Rock Dove

Rock Dove

Rock pigeon, Blue rock dove

Columba livia
Population size
260 Mln
Life Span
6-35 yrs
100 km/h
238-380 g
29-37 cm
62-72 cm

The wild ancestor of the domestic pigeon found the world over, the Rock dove was originally domesticated as a food source. Feral pigeons are all shades of color: some bluer, some blacker, some pale gray with darker chequered markings, some an unusual shade of cinnamon-brown or dull brick-red, some more or less white, and others looking exactly like rock doves in the wild. In urban areas where numbers increase unchecked, they can become pests.


These birds are native to North Africa, Europe and southwest Asia. Feral doves occur worldwide, including throughout North America. A wild Rock dove nests in a crevice on a rocky seaside cliff, close to open shrub vegetation or agriculture. Feral doves inhabit old farm buildings within rural areas. In the cities, skyscrapers tend to be a substitute for their natural cliff surroundings.

Rock Dove habitat map


Climate zones

Habits and Lifestyle

Rock doves peck food off the ground and drink with their bill directly in water, to use it like a straw. A dove may bow and coo when threatening a rival, inflating its throat and walking around in a circle. These birds feed early in the morning and during the mid-afternoon, individually or in flocks. They roost together on walls or statues or in buildings. They flock while feeding, roosting, or sunning. Rock doves generally run or walk while bobbing their heads backward and forward. Their flight is a direct and steady path. This species is most often seen during the daylight - especially perched on buildings or in urban parks. They seek cover during the day when it is hot, and at night. When disturbed in a group, a rock dove takes off with a noisy sound like clapping. Doves, especially carrier or homing breeds, can find their way home over long distances. Despite this ability, a wild Rock dove is sedentary and rarely leaves its local area.

Seasonal behavior

Diet and Nutrition

Rock doves are mainly granivorous. In cities, the diet of feral pigeons includes bread, popcorn, cake, peanuts, and currants.

Mating Habits

16-19 days
4 weeks
squab, squeaker
2 eggs

Rock doves are monogamous and pairs mate for life. Pairs may form any time during the year. Males and females work cooperatively for most aspects of parenting. The male supplies the nesting material and the female constructs the nest, being a platform of grass and twigs. Nest sites are used again and again, with nesting material added for each subsequent brood. In suburban and urban areas, doves will nest on a range of flat covered surfaces, such as ledges and beams on buildings and bridges. In natural areas, they use sheltered cliff-ledges. One pair may produce 5 or more broods per year. 2 eggs are laid, incubated by both parents for 16-19 days, both parents also feeding 'pigeon milk to their young, a fat and protein-rich liquid that they produce in their crops. The chicks leave the nest at around 4 weeks of age.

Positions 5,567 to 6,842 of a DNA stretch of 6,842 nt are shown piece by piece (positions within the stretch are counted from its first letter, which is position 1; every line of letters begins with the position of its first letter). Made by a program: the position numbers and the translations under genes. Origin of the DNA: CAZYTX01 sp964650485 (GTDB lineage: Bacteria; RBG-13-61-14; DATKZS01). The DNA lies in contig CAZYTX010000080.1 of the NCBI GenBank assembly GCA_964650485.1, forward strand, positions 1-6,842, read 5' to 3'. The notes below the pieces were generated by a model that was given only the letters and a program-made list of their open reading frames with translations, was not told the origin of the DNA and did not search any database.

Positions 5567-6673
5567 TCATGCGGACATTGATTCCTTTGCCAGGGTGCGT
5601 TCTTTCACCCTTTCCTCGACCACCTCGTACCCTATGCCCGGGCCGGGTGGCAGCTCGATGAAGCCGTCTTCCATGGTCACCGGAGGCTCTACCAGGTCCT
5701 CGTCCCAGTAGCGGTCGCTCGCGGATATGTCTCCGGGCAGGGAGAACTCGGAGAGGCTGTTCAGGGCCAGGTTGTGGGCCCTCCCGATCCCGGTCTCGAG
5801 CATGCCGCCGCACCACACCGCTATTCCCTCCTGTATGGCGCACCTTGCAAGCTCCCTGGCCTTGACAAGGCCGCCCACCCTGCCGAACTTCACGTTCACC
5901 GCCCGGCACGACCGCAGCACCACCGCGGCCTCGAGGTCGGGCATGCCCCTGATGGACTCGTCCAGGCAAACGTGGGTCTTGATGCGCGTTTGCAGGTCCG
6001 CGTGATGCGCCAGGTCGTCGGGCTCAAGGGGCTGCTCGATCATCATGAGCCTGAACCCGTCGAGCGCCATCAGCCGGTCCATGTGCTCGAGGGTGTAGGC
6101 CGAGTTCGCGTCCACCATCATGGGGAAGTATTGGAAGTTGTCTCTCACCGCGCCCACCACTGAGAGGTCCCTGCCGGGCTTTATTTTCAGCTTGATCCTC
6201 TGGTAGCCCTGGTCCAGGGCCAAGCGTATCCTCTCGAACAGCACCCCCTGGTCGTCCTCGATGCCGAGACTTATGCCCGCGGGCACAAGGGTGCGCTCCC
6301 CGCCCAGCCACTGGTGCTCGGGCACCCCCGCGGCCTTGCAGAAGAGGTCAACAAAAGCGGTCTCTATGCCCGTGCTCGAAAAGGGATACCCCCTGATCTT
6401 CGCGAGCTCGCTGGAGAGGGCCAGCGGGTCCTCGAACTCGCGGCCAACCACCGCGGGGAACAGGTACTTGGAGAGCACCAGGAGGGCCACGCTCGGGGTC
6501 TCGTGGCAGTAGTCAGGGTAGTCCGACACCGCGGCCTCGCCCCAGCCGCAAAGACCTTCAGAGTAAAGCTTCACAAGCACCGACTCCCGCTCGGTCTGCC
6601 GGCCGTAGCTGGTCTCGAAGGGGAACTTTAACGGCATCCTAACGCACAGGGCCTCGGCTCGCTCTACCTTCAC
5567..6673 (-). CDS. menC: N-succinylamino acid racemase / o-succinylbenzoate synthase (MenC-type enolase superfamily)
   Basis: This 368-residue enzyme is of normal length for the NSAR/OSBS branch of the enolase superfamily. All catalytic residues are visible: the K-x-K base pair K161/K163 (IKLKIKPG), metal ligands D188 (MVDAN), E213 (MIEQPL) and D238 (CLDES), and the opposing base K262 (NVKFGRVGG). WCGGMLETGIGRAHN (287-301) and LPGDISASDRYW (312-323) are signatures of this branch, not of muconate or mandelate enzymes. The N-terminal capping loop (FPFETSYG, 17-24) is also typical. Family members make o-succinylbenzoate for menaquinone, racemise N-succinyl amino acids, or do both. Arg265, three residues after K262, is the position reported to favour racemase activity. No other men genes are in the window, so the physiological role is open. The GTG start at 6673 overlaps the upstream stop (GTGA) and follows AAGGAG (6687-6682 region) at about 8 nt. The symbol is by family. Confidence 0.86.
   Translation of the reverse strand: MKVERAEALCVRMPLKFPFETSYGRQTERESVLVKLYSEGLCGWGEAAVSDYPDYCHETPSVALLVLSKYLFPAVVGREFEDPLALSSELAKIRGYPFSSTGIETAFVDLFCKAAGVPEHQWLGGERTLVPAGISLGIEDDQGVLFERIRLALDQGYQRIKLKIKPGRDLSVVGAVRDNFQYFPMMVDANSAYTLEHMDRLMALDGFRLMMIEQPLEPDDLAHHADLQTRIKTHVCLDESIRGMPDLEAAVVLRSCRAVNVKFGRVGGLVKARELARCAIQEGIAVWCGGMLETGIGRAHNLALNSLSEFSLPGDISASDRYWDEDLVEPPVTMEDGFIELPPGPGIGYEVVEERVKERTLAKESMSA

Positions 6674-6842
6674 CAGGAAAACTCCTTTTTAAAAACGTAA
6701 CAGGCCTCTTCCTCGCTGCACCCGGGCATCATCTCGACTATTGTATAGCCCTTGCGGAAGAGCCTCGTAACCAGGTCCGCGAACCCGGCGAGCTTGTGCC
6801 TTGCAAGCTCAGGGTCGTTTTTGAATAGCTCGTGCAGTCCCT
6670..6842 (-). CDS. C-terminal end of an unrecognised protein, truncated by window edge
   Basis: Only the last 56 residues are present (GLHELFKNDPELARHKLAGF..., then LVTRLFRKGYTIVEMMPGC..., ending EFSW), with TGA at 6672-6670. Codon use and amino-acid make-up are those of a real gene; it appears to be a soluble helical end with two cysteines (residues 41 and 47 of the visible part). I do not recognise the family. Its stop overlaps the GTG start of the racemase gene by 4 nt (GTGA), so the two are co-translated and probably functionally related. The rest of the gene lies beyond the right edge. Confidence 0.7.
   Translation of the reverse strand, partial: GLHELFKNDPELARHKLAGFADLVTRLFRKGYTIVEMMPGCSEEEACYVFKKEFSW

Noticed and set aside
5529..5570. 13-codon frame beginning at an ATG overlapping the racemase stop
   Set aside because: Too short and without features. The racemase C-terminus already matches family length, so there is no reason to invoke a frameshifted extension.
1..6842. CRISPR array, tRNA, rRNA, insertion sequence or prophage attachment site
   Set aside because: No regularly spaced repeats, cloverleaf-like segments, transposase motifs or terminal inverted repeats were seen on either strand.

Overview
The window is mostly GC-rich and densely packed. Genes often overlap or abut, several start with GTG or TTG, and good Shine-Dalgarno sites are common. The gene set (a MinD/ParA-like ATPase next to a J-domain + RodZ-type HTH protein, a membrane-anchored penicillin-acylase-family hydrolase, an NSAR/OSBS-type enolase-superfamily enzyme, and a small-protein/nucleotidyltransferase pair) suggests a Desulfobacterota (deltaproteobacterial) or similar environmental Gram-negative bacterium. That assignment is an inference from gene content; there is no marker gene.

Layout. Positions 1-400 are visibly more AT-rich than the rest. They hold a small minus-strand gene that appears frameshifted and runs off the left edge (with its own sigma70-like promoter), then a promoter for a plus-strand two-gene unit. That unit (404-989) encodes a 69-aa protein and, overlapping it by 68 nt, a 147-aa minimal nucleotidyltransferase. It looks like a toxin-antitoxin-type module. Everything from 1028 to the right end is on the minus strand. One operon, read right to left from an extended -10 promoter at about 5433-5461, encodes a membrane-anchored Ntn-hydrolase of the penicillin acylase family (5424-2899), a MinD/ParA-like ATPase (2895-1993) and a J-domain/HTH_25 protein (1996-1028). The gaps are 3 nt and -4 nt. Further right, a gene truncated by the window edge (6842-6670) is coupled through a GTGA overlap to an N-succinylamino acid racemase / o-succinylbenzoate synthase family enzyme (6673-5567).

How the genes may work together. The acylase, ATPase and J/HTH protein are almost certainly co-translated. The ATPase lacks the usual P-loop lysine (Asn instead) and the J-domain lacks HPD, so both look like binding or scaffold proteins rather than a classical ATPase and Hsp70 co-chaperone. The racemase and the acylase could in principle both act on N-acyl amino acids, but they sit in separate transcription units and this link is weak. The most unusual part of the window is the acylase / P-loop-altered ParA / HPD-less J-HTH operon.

Population threats

Numbers of Rock doves are suspected to be decreasing, due to interbreeding with domestic birds; in Israel declines have been recorded. Rock doves are eaten by humans and are used for laboratory research.

Population number

According to the IUCN Red List, the global Rock dove population size is around 260 million individuals. According to the Royal Society for the Protection of Birds (RSPB) resource, the total breeding population of the species in the UK is 550,000 pairs. The population in China is estimated at fewer than 100 breeding pairs, which have possibly been introduced. Overall, currently Rock doves are classified as Least Concern (LC) on the IUCN Red List, but their numbers today are decreasing.


For several thousand years, Rock doves have been domesticated, being the forerunner of the domestic pigeon. Aside from use as food and pets, the domesticated birds can be used as homing pigeons. In the past they also had a role as carrier pigeons, and certain “war pigeons” have had significant roles during wartime, many pigeons having received medals and bravery awards for their services in the saving of hundreds of human lives.

Fun Facts for Kids

  • In the early 1600s, Rock doves were introduced to North America.
  • Domestic Rock doves, as homing pigeons, can find their way back home, even if the release location is distant and they are blindfolded. They navigate by means of the earth’s magnetic fields and the sun’s position, and perhaps also by using smell and sound.
  • City buildings and window ledges are roosting places for Rock doves, being similar to the rocky cliffs used in the wild.
  • The U.S. Army Signal Corps used Rock doves to carry messages during World Wars I and II, thus saving lives and conveying vital strategic information.
  • The plumage of Rock doves is many different shades and patterns. The common ones include the typical “blue-bar” (bluish-gray with double black bands on their wing and a tail with a black tip); a “red bar” (similar in markings but with rusty red instead of bluish-gray); “checker” (with spots on their wings); “spread” (all gray or all black); “pied” (any color but splotched with white); and those that are mostly red or white.


1. Rock Dove Wikipedia article -
2. Rock Dove on The IUCN Red List site -

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